We know that nighttime exposure to blue light affects the circadian rhythm. The science behind this has made leaps and bounds in the last 20 years, with the discovery of a new photopigment in the eye called Melanopsin.
A wide range of colors appear to be able to stimulate the circadian rhythm in humans, and so while we refer to "blue light" to distinguish it from light seen by our visual system, it also includes lights that appear as green, blue, cyan , even orange.
Computer screens, tablets and mobile phones emit full-spectrum light around the clock, just like the sun. Exposure to blue light at the wrong time of day can keep you awake and affect your sleep quality.
f.lux tries to help you by removing blue and green light and help you relax at night. It may take a few days to get used to the new colors at night, so we recommend that you adjust the night colors in the app to what suits your eyes best.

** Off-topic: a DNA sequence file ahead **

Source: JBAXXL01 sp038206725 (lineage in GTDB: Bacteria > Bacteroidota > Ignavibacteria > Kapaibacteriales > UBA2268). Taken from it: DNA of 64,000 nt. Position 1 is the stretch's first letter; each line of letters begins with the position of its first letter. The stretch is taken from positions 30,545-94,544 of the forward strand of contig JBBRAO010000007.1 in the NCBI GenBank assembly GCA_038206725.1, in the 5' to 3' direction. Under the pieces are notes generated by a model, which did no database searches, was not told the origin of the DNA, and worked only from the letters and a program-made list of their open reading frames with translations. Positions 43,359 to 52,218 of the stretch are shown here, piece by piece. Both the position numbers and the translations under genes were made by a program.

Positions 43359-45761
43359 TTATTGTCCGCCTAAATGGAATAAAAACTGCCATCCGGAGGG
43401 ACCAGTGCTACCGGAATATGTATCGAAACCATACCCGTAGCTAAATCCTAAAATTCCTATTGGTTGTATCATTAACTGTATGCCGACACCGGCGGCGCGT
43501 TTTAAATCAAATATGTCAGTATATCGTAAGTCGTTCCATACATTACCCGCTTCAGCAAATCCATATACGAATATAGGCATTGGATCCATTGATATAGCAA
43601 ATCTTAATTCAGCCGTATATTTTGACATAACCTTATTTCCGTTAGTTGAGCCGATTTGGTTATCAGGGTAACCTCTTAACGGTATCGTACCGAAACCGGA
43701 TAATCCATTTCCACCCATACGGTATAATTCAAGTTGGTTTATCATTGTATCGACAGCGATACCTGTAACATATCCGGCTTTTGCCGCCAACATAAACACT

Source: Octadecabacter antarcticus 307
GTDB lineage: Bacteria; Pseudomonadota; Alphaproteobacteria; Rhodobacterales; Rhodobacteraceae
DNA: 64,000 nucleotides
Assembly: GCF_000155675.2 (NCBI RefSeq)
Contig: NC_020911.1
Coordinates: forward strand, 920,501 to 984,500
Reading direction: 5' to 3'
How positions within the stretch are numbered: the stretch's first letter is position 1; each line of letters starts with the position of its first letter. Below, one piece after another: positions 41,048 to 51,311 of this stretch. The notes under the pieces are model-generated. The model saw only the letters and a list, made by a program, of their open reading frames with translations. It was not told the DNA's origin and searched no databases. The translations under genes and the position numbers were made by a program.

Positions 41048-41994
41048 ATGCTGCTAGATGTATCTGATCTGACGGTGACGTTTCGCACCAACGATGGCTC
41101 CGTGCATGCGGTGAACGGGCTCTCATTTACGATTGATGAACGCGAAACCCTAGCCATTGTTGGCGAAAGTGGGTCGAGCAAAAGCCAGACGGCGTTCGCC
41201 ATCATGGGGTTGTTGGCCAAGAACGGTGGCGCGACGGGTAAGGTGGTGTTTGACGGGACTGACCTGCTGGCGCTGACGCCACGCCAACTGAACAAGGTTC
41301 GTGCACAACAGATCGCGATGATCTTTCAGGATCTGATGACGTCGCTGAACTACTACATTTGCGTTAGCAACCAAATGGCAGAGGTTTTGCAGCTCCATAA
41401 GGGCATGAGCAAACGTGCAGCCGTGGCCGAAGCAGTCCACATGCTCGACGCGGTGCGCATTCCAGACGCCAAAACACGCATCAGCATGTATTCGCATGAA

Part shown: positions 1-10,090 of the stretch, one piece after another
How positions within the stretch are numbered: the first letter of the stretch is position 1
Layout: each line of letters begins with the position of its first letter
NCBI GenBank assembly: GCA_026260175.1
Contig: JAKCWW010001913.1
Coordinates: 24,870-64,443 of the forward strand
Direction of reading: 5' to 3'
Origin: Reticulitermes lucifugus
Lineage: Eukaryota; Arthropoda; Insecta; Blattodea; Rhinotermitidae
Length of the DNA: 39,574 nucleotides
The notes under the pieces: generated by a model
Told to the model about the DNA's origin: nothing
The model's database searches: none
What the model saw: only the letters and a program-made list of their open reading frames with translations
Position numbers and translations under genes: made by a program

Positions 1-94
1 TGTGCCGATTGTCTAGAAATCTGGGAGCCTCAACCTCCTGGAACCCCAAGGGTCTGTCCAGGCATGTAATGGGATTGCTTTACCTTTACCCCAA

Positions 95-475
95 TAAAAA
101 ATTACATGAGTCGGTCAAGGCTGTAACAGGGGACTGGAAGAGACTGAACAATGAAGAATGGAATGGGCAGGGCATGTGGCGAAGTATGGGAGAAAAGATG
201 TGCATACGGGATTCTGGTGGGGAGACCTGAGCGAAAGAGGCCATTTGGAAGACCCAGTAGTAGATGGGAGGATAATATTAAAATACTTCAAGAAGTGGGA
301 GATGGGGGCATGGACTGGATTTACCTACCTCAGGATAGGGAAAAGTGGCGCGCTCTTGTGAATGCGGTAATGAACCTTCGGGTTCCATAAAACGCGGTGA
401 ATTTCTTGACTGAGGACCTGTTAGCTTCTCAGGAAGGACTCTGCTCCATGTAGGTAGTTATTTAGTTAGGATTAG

After a few days of use with f.lux, and after experimenting a bit with the adjustments, find which color suits you best. The 3400K default setting in Windows removes about 3/4 of the blue and about half of the green light. You can remove even more alert light by selecting a color gamut to unlock other colors.
Also, set your location. f.lux works much better if it knows when the sun rises and sets in your area, so setting it is very important for understanding the circadian rhythm.
So adjust the color settings by moving the large adjustment knob. Of course you can adjust the lighting of your computer screen at any time of the day, especially if you sit for long hours in front of your computer screen.
OPERATING SYSTEM: Windows
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